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Adam Smith advantage agricultural amount assignats bank notes Bank of England bankers benefit bills bullion capitalists cause cheaper cheapness circulation circumstances coin commercial commodities consequence consumers corn corn laws cost of labor cost of production cultivation currency dealers debt depend depreciation diminished duction economical effect employed employment enable equal equivalent exchange exchange value exist expense exports fall France Germany imports improvement income increase industry issue labor and capital land law of value less loans lower means ment million mode modities necessary obtain paid payment permanent persons population portion pounds sterling precious metals principle produce proportion purchase quantity raise rate of interest rate of profit rent rise of prices savings seigniorage sell speculation sufficient sumers supply supposed supposition taxation things tion trade transactions value of money wages whole yards of cloth yards of linen
Сторінка 260 - Hitherto it is questionable if all the mechanical inventions yet made have lightened the day's toil of any human being. They have enabled a greater population to live the same life of drudgery and imprisonment, and an increased number of manufacturers and others to make large fortunes.
Сторінка 277 - The form of association, however, which if mankind continue to improve, must be expected in the end to predominate, is not that which can exist between a capitalist as chief, and workpeople without a voice in the management, but the association of the labourers themselves on terms of equality, collectively owning the capital with which they carry on their operations, and working under managers elected and removable by themselves.
Сторінка 443 - Laisser-faire, in short, should be the general practice: every departure from it, unless required by some great good, is a certain evil.
Сторінка 269 - In the present stage of human progress, when ideas of equality are daily spreading more widely among the poorer classes, and can no longer be checked by anything short of the entire suppression of printed discussion and even of freedom of speech, it is not to be expected that the division of the human race into two hereditary classes, employers and employed, can be permanently maintained.
Сторінка 303 - The subjects of every state ought to contribute towards the support of the government, as nearly as possible, in proportion to their respective abilities; that is, in proportion to the revenue which they respectively enjoy under the protection of the state.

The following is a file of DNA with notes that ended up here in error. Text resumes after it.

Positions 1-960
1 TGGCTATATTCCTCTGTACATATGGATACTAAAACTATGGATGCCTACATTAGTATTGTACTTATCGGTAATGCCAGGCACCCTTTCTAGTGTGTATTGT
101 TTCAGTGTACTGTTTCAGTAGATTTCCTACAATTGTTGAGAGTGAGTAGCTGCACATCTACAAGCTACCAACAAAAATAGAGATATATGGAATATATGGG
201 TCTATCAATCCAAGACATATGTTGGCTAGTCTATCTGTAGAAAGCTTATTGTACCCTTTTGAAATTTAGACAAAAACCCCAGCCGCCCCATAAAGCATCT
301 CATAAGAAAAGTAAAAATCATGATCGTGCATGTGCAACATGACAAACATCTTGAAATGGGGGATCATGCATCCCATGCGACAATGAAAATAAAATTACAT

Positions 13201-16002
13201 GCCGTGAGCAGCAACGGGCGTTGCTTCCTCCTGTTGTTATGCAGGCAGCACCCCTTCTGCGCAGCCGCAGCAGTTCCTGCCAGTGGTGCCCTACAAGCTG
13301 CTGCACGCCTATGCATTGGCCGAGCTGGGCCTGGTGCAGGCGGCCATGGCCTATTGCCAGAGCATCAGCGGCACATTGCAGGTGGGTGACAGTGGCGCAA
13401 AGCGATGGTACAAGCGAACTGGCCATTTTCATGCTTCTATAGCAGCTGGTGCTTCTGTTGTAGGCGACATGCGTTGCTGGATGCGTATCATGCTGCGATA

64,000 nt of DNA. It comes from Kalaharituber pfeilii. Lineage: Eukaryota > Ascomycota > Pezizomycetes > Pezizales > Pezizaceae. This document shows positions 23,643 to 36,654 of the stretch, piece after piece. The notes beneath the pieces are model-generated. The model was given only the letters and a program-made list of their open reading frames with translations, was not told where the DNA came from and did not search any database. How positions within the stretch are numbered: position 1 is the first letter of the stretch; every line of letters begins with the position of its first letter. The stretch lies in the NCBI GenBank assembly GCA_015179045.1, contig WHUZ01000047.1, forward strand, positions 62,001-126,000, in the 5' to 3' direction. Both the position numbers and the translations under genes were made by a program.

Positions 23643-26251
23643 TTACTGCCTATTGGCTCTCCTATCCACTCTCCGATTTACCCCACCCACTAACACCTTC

Сторінка 260 - A population may be too crowded, though * Book ii. chap. ii. % 4. all be amply supplied with food and raiment. It is not good for man to be kept perforce at all times in the presence of his species. A world from which solitude is extirpated, is a very poor ideal.
Сторінка 258 - I confess I am not charmed with the ideal of life held out by those who think that the normal state of human beings is that of struggling to get on; that the trampling, crushing, elbowing, and treading on each other's heels, which form the existing type of social life, are the most desirable lot of human kind, or anything but the disagreeable symptoms of one of the phases of industrial progress.
Сторінка 303 - Every tax ought to be levied at the time, or in the manner in which it is most likely to be convenient for the contributor to pay it.
Сторінка 201 - Indies, in like manner, are the place* where England finds it convenient to carry on the production of sugar, coffee, and a few other tropical commodities. All the capital employed is English capital ; almost all the industry is carried on for English uses ; there is little production of anything except the staple commodities, and these are sent to England, not to be exchanged for things exported to the colony and consumed by its inhabitants, but to be sold in England for the benefit of the proprietors...
Сторінка 11 - There cannot, in short, be intrinsically a more insignificant thing, in the economy of society, than money; except in the character of a contrivance for sparing time and labour. It is a machine for doing quickly and commodiously, what would be done, though less quickly and commodiously, without it : and like many other kinds of machinery, it only exerts a distinct and independent influence of its own when it gets out of order.